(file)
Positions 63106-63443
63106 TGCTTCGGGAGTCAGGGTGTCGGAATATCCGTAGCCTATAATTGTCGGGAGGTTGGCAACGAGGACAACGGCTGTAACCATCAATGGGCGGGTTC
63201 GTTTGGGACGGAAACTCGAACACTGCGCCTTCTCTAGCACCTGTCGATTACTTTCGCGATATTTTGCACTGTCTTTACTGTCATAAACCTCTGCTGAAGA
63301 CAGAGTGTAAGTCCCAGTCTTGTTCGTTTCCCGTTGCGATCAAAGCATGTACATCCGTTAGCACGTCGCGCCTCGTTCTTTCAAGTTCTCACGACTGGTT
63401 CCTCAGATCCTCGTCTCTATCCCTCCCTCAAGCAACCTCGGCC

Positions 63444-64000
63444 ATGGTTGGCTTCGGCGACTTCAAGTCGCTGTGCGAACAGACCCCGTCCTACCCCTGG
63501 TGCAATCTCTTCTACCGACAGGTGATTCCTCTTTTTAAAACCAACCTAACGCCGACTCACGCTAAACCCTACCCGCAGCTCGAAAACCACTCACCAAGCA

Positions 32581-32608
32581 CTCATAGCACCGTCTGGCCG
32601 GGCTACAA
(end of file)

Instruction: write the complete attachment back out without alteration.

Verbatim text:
Positions 63106-63443
63106 TGCTTCGGGAGTCAGGGTGTCGGAATATCCGTAGCCTATAATTGTCGGGAGGTTGGCAACGAGGACAACGGCTGTAACCATCAATGGGCGGGTTC
63201 GTTTGGGACGGAAACTCGAACACTGCGCCTTCTCTAGCACCTGTCGATTACTTTCGCGATATTTTGCACTGTCTTTACTGTCATAAACCTCTGCTGAAGA
63301 CAGAGTGTAAGTCCCAGTCTTGTTCGTTTCCCGTTGCGATCAAAGCATGTACATCCGTTAGCACGTCGCGCCTCGTTCTTTCAAGTTCTCACGACTGGTT
63401 CCTCAGATCCTCGTCTCTATCCCTCCCTCAAGCAACCTCGGCC

Positions 63444-64000
63444 ATGGTTGGCTTCGGCGACTTCAAGTCGCTGTGCGAACAGACCCCGTCCTACCCCTGG
63501 TGCAATCTCTTCTACCGACAGGTGATTCCTCTTTTTAAAACCAACCTAACGCCGACTCACGCTAAACCCTACCCGCAGCTCGAAAACCACTCACCAAGCA

Positions 32581-32608
32581 CTCATAGCACCGTCTGGCCG
32601 GGCTACAA